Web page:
Food Safety Tips for Your Fur-babies

There is nothing quite as wonderful as being surrounded by loved ones, the smell of delicious indulgences in the oven, and celebrating another year with holiday traditions. It is time to count your blessings and say thanks because Thanksgiving¬†here.¬† As you start to purr-pare your favorite holiday dishes, don’t forget about the hazards that certain foods create for the furry members of your family. Take the necessary precautions to ensure a happy and healthy holiday for everyone this year, including your cats and dogs.

Here are a few tips to make for a Thanksgiving that your pets can enjoy too:

Turkey Talk
As much as we humans love a big bird for the holidays, turkey contains L-Tryptophan which as you may already know induces sleep. Everyone enjoys a good nap after dinner, but due to the size of pets, turkey can cause lethargy and listlessness. If you do choose to indulge your pet, make sure to only share a treat sized portion of white meat and check that the meat is well-cooked to eliminate the possibility of salmonella. Also, be sure to take off the skin and not include gravy as these fatty foods can lead to pancreatitis.

No Bones About It
The real danger with turkey lies with the bones. Turkey bones can splinter which can cause intestinal obstructions, tears, or internal bleeding.

Refrain From Stuffing
What would Thanksgiving be without stuffing? When preparing this customary dish, consider making it without raisins, onions, or sage. Raisins can cause kidney failure while onions can lead to canine anemia. While sage adds an extra boost of flavor to your dish, it contains essential oils which can lead to gastrointestinal upset or central nervous system depression in pets, especially cats who are sensitive to the effects of essential oils. Also, don’t forget to check and see if the broth you are using contains onions; this sneaky culprit could also make your dog sick.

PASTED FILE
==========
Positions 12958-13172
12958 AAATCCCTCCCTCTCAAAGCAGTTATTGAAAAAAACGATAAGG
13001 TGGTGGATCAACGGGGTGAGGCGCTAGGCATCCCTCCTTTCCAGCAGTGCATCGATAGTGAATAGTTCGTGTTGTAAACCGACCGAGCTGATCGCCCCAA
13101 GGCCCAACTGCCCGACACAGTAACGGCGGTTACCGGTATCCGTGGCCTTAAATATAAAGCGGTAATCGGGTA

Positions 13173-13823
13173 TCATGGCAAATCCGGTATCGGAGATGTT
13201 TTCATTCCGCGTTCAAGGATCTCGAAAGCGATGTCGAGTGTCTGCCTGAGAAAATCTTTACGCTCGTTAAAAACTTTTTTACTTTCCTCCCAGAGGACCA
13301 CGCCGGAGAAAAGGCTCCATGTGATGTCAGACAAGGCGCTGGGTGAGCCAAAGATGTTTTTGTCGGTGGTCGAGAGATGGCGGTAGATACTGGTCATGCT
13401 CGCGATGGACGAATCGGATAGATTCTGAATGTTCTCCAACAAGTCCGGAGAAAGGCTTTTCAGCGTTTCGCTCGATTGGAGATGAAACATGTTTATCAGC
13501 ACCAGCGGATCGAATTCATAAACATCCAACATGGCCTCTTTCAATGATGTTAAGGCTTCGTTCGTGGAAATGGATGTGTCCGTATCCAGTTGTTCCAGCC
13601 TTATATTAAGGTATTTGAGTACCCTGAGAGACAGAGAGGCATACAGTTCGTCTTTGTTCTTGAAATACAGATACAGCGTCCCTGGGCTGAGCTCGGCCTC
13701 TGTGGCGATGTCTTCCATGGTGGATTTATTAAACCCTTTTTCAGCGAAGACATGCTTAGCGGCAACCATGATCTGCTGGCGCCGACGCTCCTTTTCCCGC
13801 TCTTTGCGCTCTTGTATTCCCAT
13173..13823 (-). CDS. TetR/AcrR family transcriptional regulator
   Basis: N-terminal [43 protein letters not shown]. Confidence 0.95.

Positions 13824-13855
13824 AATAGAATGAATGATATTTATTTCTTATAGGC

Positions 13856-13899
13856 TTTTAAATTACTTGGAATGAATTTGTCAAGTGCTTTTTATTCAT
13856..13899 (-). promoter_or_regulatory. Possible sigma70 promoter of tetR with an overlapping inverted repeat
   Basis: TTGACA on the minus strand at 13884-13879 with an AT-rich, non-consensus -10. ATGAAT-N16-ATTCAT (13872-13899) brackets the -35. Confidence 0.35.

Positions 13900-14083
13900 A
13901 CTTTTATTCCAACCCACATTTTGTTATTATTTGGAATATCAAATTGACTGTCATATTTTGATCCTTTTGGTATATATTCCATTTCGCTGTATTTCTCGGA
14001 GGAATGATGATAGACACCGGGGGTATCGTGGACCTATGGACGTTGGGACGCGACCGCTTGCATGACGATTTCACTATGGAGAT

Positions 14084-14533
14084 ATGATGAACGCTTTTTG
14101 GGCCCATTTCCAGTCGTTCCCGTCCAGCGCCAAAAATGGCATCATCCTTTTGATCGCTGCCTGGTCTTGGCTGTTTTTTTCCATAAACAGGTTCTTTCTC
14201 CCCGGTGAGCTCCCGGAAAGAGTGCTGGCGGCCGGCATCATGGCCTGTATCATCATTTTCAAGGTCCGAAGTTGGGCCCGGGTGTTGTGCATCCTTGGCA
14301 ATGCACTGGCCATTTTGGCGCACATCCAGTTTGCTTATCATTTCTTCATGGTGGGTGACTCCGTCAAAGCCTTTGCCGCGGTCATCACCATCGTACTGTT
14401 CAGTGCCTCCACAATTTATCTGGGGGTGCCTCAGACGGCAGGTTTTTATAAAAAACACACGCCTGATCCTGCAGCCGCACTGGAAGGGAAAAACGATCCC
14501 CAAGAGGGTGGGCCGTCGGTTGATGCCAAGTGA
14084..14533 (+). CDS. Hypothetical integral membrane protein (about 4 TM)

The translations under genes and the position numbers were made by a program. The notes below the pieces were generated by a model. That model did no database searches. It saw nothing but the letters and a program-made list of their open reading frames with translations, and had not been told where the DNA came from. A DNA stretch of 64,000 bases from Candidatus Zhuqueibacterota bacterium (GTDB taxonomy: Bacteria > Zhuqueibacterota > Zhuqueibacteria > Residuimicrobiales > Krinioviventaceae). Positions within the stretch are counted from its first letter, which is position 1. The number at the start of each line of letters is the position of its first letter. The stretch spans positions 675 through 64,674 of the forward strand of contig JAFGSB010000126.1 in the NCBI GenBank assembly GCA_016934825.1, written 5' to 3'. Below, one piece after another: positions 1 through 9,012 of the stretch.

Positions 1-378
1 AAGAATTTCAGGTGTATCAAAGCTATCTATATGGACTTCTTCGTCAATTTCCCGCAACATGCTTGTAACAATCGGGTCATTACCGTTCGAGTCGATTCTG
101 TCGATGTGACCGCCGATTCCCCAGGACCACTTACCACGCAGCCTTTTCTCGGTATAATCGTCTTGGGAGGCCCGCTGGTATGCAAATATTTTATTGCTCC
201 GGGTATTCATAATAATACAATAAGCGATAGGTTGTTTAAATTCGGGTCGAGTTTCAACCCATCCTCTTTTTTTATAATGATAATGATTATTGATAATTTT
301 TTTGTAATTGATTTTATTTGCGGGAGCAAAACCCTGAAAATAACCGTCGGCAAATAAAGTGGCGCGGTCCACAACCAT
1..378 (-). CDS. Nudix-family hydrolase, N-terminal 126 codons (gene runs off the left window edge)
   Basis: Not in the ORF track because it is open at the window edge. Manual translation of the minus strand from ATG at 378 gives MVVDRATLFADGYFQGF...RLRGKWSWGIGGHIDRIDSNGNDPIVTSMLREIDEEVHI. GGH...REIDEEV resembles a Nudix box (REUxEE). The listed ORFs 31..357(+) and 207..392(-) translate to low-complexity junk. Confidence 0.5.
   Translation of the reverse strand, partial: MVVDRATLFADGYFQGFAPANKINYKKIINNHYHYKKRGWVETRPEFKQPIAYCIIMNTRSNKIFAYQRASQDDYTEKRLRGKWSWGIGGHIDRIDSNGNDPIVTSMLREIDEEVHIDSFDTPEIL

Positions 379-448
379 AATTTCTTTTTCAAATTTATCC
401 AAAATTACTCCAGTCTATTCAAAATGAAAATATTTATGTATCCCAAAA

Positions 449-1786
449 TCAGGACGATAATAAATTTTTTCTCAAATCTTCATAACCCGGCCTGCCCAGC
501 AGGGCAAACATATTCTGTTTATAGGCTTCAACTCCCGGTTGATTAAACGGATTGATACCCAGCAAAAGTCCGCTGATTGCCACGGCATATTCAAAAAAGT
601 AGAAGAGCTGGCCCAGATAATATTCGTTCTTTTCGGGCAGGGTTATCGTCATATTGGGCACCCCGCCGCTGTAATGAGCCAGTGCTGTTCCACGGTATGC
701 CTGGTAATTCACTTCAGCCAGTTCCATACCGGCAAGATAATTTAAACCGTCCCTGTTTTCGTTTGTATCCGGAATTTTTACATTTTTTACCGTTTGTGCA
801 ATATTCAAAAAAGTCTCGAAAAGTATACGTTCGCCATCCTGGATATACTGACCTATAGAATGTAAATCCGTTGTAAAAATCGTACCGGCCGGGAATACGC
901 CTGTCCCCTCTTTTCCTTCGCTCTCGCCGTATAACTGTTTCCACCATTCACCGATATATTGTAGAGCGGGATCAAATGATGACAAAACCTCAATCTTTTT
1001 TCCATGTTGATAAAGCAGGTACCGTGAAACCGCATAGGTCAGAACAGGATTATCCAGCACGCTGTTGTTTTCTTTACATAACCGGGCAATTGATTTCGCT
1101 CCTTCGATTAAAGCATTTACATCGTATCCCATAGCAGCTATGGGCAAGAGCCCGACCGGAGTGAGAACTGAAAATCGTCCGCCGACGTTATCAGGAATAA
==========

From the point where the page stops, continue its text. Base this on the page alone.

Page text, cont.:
Chocolate Lovers Nightmare
Chocolate may not be your weakness, but it is definitely your dogs. Your pup’s heart and nervous system are negatively affected by chocolate which can lead to seizures or death. The darker the chocolate, the more deadly it is for Fido. Better to be safe than sorry so please keep this sweet treat out of reach not only around the holidays, but year round.

A few other foods to be cautious about include macadamia nuts, raw bread dough, avocados, raw eggs, and alcohol.

It is best to stick with your pet’s usual diet as not to cause an upset stomach that could lead to vomiting or diarrhea. If you want to give your pet an extra special Thanksgiving, you can mix a bit of sweet potato or green beans in with their usual dog food or give them a peanut butter filled Kong to enjoy while everyone is at the dinner table.

If by chance your pet happens to get into something they are not supposed to, try giving them a dollop of plain yogurt or cottage cheese to soothe an inflamed digestive tract. If your pet seems to be suffering from something more severe than an upset stomach though, it is important to have your vet’s number or the ASPCA pet poison control center number (888-426-4435) handy, just in case.

Be aware and be prepared this holiday season to ensure another great Thanksgiving for you and your family (Fido included).

Written by Danielle Sather, Marketing & Development Intern at Wayside Waifs


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